Reading aloud with your child—even if they can already read themselves— has many benefits . Children whose parents read aloud to them are more likely to have better literacy skills and language than those whose parents do not. In addition to promoting these skills, it also enhances the parent-child bond and relationship . And, of course, reading with your child can help foster a love of language and books. March is Women's History Month, which celebrates the contributions and achievements women have made over the course of history. March 8th is International Women's Day , which is a "global day celebrating the social, economic, cultural, and political achievements of women." This year's theme is "Choose to Challenge," particularly when it comes to gender bias and inequity. We've rounded up some great picture books and other books to read aloud with your child—and don't be fooled by the picture books: they're great for any age, and they really lend themselves to reading aloud.

Rad Women Worldwide: Artists and Athletes, Pirates and Punks, and Other Revolutionaries Who Shaped History by Kate Schatz and Miriam Klein Stahl

This is a fun, informational illustrated collection of 40 profiles of women around the world—you might recognize Schatz from her other books: Rad American Women A-Z or Rad Girls Can . From Buffy Sainte-Marie to Josephine Baker to Poly Styrene to Venus and Serena Williams, this book is full of historical and contemporary women who made a difference. This one is probably most appealing for those 10 and up—reading aloud to them is important , too!—because of the layout and style, although those a little younger might also like it as well.

Before She Was Harriet by Lesa Cline-Ransome and James E. Ransome

This gorgeous book—a Coretta Scott King Honor book, Christopher Award winner, and Junior Library Guild Selection—tells the story of Harriet Tubman in a way many people might not know. It traces her life before we knew her as Harriet. We see her as a suffragist, spy, liberator, little girl, nurse, and more. There is an informative author's note and resources in the back of the book.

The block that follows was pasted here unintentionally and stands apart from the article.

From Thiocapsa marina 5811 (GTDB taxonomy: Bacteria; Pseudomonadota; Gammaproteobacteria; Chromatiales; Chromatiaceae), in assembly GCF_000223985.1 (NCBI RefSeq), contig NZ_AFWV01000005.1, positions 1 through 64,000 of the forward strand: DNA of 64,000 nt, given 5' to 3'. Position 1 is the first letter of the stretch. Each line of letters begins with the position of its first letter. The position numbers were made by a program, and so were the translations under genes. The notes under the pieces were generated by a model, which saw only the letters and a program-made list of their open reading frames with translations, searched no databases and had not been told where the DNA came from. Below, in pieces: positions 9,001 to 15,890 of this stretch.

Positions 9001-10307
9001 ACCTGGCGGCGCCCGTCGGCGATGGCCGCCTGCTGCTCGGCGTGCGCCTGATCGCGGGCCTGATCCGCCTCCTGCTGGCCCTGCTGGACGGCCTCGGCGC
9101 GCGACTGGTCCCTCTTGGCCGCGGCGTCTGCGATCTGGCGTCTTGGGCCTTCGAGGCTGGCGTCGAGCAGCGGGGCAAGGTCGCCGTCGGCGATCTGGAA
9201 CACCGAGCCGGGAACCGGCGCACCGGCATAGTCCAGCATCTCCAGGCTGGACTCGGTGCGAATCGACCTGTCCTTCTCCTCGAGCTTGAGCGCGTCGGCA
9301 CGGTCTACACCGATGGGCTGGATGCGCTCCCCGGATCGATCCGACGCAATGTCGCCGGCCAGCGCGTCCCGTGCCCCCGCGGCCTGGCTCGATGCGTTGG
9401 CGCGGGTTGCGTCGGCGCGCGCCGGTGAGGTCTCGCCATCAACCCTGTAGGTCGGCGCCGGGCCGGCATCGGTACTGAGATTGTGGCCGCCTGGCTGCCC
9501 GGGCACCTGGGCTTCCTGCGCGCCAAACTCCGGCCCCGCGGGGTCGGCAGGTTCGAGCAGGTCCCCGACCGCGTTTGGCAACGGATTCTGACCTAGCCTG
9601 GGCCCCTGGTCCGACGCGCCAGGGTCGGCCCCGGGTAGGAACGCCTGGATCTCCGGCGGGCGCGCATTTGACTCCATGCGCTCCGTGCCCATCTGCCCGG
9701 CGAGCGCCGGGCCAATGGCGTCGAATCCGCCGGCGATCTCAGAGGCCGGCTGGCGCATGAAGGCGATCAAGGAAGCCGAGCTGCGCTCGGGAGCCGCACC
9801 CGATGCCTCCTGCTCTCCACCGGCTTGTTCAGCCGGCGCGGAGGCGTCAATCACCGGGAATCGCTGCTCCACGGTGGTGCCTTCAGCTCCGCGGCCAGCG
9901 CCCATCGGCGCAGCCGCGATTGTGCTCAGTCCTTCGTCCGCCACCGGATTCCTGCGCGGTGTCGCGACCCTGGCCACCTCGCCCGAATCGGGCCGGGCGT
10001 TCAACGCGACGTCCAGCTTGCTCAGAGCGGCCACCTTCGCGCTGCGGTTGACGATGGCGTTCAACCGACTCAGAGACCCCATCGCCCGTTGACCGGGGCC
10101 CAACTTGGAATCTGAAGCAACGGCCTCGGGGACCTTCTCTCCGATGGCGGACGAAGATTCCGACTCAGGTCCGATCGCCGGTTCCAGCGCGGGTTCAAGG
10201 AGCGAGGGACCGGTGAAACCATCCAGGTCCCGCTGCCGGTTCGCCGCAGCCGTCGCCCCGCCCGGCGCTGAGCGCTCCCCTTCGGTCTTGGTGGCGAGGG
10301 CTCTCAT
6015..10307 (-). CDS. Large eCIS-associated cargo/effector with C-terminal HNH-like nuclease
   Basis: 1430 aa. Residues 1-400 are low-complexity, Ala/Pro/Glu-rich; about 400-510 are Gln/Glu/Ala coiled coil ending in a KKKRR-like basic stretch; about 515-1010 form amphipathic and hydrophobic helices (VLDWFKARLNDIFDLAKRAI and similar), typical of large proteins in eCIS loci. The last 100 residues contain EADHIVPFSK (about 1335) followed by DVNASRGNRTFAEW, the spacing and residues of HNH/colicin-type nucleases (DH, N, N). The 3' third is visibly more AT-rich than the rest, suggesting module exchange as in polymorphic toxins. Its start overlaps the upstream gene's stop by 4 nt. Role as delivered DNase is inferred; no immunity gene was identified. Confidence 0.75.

I am Jazz by Jessica Herthel, Jazz Jennings, and Shelagh McNicholas

Ever since she was two years old, Jazz knew she was a girl, not a boy. This picture book is based on Jennings' own story and shares what it was like for Jazz as a little girl. It's a great introduction to Jennings, an activist who was the youngest person ever featured in Out magazine's "Out 100."

Frida and Her Animalitos by Monica Brown and John Parra

Frida Kahlo is known for her self-portraits and colorful art. She also had many pets, and this book is a whimsical look at Kahlo's life and the animals that inspired her art. The story looks at all of Kahlo's pets that she had, and how she shared characteristics with each one—bravery, inquisitiveness and more.

I Dissent: Ruth Bader Ginsburg Makes Her Mark by Debbie Levy and Elizabeth Baddeley

Ruth Bader Ginsburg, or RBG, was known for her scathing and incisive dissents—but they were also thoroughly thought-out and detailed. She chose her words carefully, and though she was known for being outspoken, she was also known for her unlikely friendships with those with whom she disagreed. This biographical picture book tells the story of RBG and is sure to become a favorite.

Little Dreamers: Visionary Women Around the World by Vashti Harrison

This book in Harrison's Little Leaders series collects the stories of 35 women creators from around the world. Profiles include Ada Lovelace, Marie Curie, Chien-Shiung Wu, and Zaha Hadid. While younger kids might like Harrison's board books better, this book is a great read aloud for elementary and middle-schoolers.

Dream Big by Joyce Wan

This fun oversized board book is perfect for encouraging little ones to dream big and follow their dreams. The illustrations show women trailblazers and explorers with easy-to-follow text, and more information about each woman in the back of the book.

Mae Among the Stars by Roda Ahmed and Stasia Burrington

Mae Jemison was the first Black woman to travel to space, and this beautifully illustrated picture book tells the story of Mae as a young girl, wanting to be an astronaut. Not only is it perfect for those wanting to learn more about Jemison, but it's an encouraging story for kids to follow their dreams.

Little People, Big Dreams: Malala Yousafzai by Maria Isabel Sánchez Vegara and Manal Mirza

I'm a huge fan of this series, and this book comes out March 16th. These books are a great way to introduce kids to famous figures in an easy-to-understand, interesting format. While you're waiting for this one, you can also check out the books about Megan Rapinoe , Aretha Franklin , Greta Thunberg and Maria Montessori .